Overview: In this activity students will discuss, in groups, discursive violence by responding to a specific prompt situated in different, real-world scenarios where discursive violence is taking place.
Class: Anthropology 269: The Anthropology of Objects
(1) For students to understand how Western societies that commodify, display, categorize, and define themselves by other cultures’ art refuse to acknowledge they are reaping the benefits of indigenous people’s oppression and objectification.
(2) For students to understand how indigenous people talk back to this kind of power.
Introduction/Setup: Professor Addo and her teaching assistant, Vonds, reviewed discursive violence and connected back to the previous class. There was a discussion about how discourse can be used as a form of violence by the dominant group. The discussion was very active with students informally debating with each other and helped to set an active tone for the main activity. After the discussion, Professor Addo showed 15 minutes of the film In and Out of Africa and told students to look for instances of objectification, commodification and misinterpretation and how these all were acts of discursive violence against the community who made the objects.
- Before Class. Students read Christopher Steiner’s chapter Authenticity, Repetition and Aesthetics in Unpacking Culture: Art and Commodity in Colonial and Postcolonial Worlds.
- Introduction. Professor Addo explained that the students would now have the opportunity to extend the idea of discursive violence and culture commodities to possible scenarios they might encounter. The students were given the instructions to focus their responses on how they might react to the scenarios and how they could help people see the discursive violence that was taking place.
- Professor Addo divided the class into five groups. To do this, she simply had the students number off. She then had the students gather in their groups around the room.
- Each group was then given one of five scenarios to structure their conversation around. Each group received different scenarios with the same overarching prompt.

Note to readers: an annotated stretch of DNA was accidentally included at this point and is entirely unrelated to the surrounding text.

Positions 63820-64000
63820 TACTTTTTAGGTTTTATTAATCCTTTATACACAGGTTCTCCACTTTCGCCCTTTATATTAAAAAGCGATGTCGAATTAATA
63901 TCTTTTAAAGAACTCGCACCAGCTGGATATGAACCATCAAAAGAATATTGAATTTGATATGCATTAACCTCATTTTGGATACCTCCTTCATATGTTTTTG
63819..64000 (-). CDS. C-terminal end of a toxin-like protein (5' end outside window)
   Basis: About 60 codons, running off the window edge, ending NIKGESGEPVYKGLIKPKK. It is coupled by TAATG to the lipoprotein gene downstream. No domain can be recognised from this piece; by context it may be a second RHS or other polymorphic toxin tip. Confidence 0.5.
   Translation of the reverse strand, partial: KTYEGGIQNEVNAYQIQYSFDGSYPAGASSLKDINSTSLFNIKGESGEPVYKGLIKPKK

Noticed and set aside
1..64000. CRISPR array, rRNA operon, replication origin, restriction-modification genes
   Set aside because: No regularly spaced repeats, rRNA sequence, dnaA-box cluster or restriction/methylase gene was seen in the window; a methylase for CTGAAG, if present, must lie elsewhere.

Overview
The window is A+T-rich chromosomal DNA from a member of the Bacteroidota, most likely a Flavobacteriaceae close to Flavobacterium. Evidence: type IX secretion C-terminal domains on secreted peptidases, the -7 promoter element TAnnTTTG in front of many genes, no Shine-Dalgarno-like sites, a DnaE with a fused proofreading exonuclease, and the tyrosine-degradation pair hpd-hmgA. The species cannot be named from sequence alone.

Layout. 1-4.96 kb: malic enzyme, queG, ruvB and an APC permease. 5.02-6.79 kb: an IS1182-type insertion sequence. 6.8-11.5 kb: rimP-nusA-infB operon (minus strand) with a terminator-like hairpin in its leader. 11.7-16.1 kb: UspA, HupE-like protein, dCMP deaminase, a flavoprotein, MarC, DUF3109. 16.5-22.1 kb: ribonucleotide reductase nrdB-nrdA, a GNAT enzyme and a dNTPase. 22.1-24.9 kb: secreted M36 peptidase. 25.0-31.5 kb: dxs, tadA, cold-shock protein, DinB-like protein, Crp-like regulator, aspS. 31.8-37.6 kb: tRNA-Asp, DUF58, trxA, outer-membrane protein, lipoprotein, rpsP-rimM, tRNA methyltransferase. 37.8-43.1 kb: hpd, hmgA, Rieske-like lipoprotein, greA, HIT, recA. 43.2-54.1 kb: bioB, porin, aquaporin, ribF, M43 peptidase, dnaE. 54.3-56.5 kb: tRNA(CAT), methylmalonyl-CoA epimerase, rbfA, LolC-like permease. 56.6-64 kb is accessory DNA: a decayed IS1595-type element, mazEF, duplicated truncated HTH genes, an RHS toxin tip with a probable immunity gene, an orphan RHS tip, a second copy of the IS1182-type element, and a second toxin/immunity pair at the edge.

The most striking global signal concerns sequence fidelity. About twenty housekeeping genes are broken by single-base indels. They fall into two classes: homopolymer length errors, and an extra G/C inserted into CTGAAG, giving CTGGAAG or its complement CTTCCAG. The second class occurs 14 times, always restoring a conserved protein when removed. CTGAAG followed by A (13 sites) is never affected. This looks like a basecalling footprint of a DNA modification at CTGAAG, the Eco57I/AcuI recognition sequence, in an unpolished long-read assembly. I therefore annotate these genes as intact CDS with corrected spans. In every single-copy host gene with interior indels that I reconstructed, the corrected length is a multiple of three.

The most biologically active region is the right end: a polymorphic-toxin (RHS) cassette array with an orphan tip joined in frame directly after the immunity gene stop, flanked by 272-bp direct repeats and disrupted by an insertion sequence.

- The members of the group thought silently about the prompt for a few minutes.
- Then the discussion opened up within the groups for about 7-10 minutes.
- Each group then reported to the class in response to the prompt and their scenario.
The Prompt: You and one or two other people encounter the same African mask on a wall. One person says: “this is beautiful, it shows genius in how the lines are drawn, the designs etched, etc.” You say, “There was a raffia hanging off the side of the mask, so this is an incomplete object, by its own cultural standards.” Another person in the group says, “Why should we care that it’s incomplete—it’s beautiful enough to have attracted artists like Picasso to mimic the aesthetic of simple lines and primitive forms in his masterpiece paintings.”
How would you respond if you had such an encounter in the following places:
1) At a cocktail party full of rich, fancy people in tuxedoes and ball gowns; you are looking equally good, by the way
2) At work—you and a coworker are looking at a brochure someone else brought into the office with images of African art from a local museum
3) At home, with family—you are gathered around the dinner table and your sibling shows off an image of the mask, taken from a museum gallery he/she visited
4) At a museum—you overhear some young people (about your age) talking about the object and you begin to chat with them about it
5) Hanging out with friends—they ask what you are studying in ANTH 269 and you tell them and show them the image of the object you about for your museum paper last week
The purpose of the activity was to give students the opportunity to discuss, in real scenarios, the idea of discursive violence perpetuated through the commoditization of culture. Professor Addo hoped structuring the discussion around viable scenarios would help students understand the subverted nature of discursive violence and how the students can speak up to help others understand when discursive violence is occurring.
Submitted by Dr. Ping-Ann Addo, Associate Professor of Anthropology, UMass-Boston